What are these black specks on my house siding and windows?
Artillery fungus – Common name:
A+ Pro Services, Inc has competed with Artillery Fungus for several years. It seems to be an epidemic in some communities. Because this organic material sticks to house siding and windows, we are confronted with finding a means of removal, because that what we do. Scraping the fungus off the surface is the only effective means of removal, though we have discovered a non abrasive scrub pad (Honey Comb Pad) that dies the trick. Naturally, this is labor intensive but we are in the business to help. We are excited to introduce some research that remedies your fungus problem and is sustainable to the earth! Please read below what can be done. If we work together, we can get rid of this “shooting problem”!
What do artillery fungi look like?
They resemble a tiny, cream or orange-brown cup with one black egg. The cup is approximately 1/4 inch in diameter. Areas of mulch with artillery fungi may appear matted and lighter in color than the surrounding mulch. Are they a problem? They may be a problem. The fruiting body of this fungus orients itself toward bright surfaces, such as light-colored houses or parked automobiles. The artillery fungus “shoots” its black, sticky spore mass, which can be windblown as high as the second story of a house. The spore mass sticks to the side of a building or automobile, resembling a small speck of tar. You may also find them on the undersides of leaves on plants growing in mulched areas. Once in place, the spore mass is very difficult to remove without damaging the surface to which it is attached. If removed, it leaves a stain. A few of these spots are barely noticeable, but as they accumulate, they may become very unsightly on houses or cars.
What can be done?
Penn State researchers have discovered that blending 40 percent used mushroom compost with landscape mulch greatly suppresses the artillery fungus. Mushroom compost, or mushroom soil, is the pasteurized material on which mushrooms are grown. After the final crops of mushrooms are picked, the used compost is pasteurized a second time and removed from the mushroom house. This valuable by-product (sometimes called “black gold”) is often made available to gardeners and homeowners. Used mushroom compost has physical and chemical characteristics that make it ideal for blending with landscape mulch to enhance growth of horticultural plants. In addition, mushroom compost contains beneficial microbes that compete with, or actually destroy, nuisance fungi such as the artillery fungus and bird’s nest fungi. Homeowners are increasingly interested in controlling nuisance fungi without the use of chemicals. Blending used mushroom compost with landscape mulch offers a “green” and environmentally friendly solution to reducing the harmful effects of the artillery fungus.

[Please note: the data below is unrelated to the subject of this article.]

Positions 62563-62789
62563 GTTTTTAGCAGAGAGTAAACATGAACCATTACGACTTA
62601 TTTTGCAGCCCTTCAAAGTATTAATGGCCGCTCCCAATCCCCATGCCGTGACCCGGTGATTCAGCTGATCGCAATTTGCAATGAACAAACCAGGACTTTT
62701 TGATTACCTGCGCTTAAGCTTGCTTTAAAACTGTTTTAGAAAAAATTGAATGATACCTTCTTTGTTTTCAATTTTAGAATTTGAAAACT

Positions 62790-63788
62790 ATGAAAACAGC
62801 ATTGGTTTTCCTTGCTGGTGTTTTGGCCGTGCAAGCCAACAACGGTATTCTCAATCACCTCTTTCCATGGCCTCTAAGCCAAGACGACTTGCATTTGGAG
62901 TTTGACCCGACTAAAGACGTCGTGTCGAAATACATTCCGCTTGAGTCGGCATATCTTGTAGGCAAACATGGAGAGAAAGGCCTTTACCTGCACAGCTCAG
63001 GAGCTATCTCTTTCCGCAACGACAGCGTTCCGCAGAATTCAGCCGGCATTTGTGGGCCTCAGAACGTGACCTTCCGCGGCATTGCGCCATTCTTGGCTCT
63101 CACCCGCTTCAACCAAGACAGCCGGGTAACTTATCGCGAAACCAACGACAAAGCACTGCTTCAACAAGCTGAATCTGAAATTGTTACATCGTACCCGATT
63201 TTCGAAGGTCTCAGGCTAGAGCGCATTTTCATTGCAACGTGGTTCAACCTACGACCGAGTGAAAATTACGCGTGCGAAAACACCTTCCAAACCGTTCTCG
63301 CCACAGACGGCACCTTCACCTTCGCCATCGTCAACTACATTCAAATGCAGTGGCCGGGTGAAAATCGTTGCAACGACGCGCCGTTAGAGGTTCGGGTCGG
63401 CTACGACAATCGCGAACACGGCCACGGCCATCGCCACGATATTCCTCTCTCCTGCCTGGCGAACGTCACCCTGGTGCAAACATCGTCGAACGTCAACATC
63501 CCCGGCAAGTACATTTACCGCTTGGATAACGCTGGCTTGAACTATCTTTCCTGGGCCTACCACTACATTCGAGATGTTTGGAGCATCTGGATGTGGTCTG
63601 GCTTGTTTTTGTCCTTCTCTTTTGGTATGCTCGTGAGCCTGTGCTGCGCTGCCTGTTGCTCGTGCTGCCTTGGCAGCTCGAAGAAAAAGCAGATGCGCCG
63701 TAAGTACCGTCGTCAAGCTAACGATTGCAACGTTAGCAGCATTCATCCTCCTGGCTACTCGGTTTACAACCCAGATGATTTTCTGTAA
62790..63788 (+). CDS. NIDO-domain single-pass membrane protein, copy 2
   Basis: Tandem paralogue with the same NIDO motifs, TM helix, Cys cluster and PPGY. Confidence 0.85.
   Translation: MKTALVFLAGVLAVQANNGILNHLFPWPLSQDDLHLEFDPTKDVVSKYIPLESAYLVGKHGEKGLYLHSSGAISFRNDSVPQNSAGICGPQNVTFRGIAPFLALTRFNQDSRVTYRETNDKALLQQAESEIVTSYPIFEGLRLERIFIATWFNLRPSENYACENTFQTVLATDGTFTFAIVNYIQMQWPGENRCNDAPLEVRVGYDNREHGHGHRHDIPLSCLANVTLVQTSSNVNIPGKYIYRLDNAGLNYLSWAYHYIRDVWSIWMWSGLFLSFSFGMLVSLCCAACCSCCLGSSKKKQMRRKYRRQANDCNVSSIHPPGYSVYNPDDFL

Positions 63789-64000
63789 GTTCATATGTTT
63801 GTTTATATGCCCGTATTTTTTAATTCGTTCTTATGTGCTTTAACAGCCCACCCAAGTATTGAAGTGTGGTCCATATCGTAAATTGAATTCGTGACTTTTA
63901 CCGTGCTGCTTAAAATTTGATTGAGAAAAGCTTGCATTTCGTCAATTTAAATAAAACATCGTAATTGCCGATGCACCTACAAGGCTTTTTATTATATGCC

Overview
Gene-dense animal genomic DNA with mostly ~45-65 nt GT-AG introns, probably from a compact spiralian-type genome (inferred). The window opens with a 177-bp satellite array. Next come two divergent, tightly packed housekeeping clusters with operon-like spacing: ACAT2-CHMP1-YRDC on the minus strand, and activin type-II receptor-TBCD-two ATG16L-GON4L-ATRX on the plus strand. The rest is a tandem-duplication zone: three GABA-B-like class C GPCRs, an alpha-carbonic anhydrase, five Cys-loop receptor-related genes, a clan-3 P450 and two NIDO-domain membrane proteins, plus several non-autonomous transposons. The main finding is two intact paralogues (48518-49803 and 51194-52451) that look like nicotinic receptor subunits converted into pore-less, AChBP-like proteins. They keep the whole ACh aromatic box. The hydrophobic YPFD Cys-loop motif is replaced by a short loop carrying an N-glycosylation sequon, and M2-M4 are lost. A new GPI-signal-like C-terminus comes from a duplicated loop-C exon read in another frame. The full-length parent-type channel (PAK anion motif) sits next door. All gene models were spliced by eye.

Call A+ Pro Window Services today for help with getting rid of this pest on your windows and siding.
A+ Pro Services Inc.
Shallotte, NC 28470
Myrtle Beach, SC 29577
Cities Served in Brunswick County:
Boiling Spring Lakes, Northwest, Southport, Belville, Bolivia, Calabash, Carolina Shores, Caswell Beach, Holden Beach, Leland, Winnabow, Navassa, Oak Island, Ocean Isle Beach, Sandy Creek, St. James, Sunset Beach, Varnamtown, Lockwood Folly, Northwest, Shallotte, Smithville Township, Town Creek, Waccamaw, Antioch, Ash, Batarora, Bell Swamp, Bishop, Biven, Bonaparte Landing, Boone’s Neck, Bowensville, Brunswick Station, Camp Branch, Cedar Grove, Civietown, Clairmont, Clarendon, Coolvale, Doe Creek, Eastbrook, Easy Hill, Longwood, Maco, Piney Grove, Red Bug, Sunset Harbor, Supply, Thomasboro, Winnabow
Cities Served – South Carolina
North Myrtle Beach, Cherry Grove, Little Rive, Longs, Loris, Myrtle Beach Surfside Beach, Conway, Carolina Forest